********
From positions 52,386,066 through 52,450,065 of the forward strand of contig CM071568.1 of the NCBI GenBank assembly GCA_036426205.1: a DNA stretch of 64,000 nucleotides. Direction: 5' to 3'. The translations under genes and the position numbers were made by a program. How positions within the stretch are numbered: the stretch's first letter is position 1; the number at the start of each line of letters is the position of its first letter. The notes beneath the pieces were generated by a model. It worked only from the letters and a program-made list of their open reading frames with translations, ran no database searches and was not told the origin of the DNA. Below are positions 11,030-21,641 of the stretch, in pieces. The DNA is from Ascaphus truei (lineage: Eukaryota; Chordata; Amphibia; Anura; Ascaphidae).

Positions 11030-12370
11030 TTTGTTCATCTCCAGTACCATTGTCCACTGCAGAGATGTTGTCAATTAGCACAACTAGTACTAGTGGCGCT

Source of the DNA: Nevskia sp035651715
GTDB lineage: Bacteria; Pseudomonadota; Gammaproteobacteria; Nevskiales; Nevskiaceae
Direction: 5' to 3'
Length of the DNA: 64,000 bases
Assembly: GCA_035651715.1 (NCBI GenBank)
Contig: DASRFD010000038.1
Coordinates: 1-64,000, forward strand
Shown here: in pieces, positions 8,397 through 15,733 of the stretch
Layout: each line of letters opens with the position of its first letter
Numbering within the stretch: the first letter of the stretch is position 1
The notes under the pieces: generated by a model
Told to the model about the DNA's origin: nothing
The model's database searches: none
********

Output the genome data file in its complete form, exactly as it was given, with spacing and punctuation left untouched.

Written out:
From positions 52,386,066 through 52,450,065 of the forward strand of contig CM071568.1 of the NCBI GenBank assembly GCA_036426205.1: a DNA stretch of 64,000 nucleotides. Direction: 5' to 3'. The translations under genes and the position numbers were made by a program. How positions within the stretch are numbered: the stretch's first letter is position 1; the number at the start of each line of letters is the position of its first letter. The notes beneath the pieces were generated by a model. It worked only from the letters and a program-made list of their open reading frames with translations, ran no database searches and was not told the origin of the DNA. Below are positions 11,030-21,641 of the stretch, in pieces. The DNA is from Ascaphus truei (lineage: Eukaryota; Chordata; Amphibia; Anura; Ascaphidae).

Positions 11030-12370
11030 TTTGTTCATCTCCAGTACCATTGTCCACTGCAGAGATGTTGTCAATTAGCACAACTAGTACTAGTGGCGCT

Source of the DNA: Nevskia sp035651715
GTDB lineage: Bacteria; Pseudomonadota; Gammaproteobacteria; Nevskiales; Nevskiaceae
Direction: 5' to 3'
Length of the DNA: 64,000 bases
Assembly: GCA_035651715.1 (NCBI GenBank)
Contig: DASRFD010000038.1
Coordinates: 1-64,000, forward strand
Shown here: in pieces, positions 8,397 through 15,733 of the stretch
Layout: each line of letters opens with the position of its first letter
Numbering within the stretch: the first letter of the stretch is position 1
The notes under the pieces: generated by a model
Told to the model about the DNA's origin: nothing
The model's database searches: none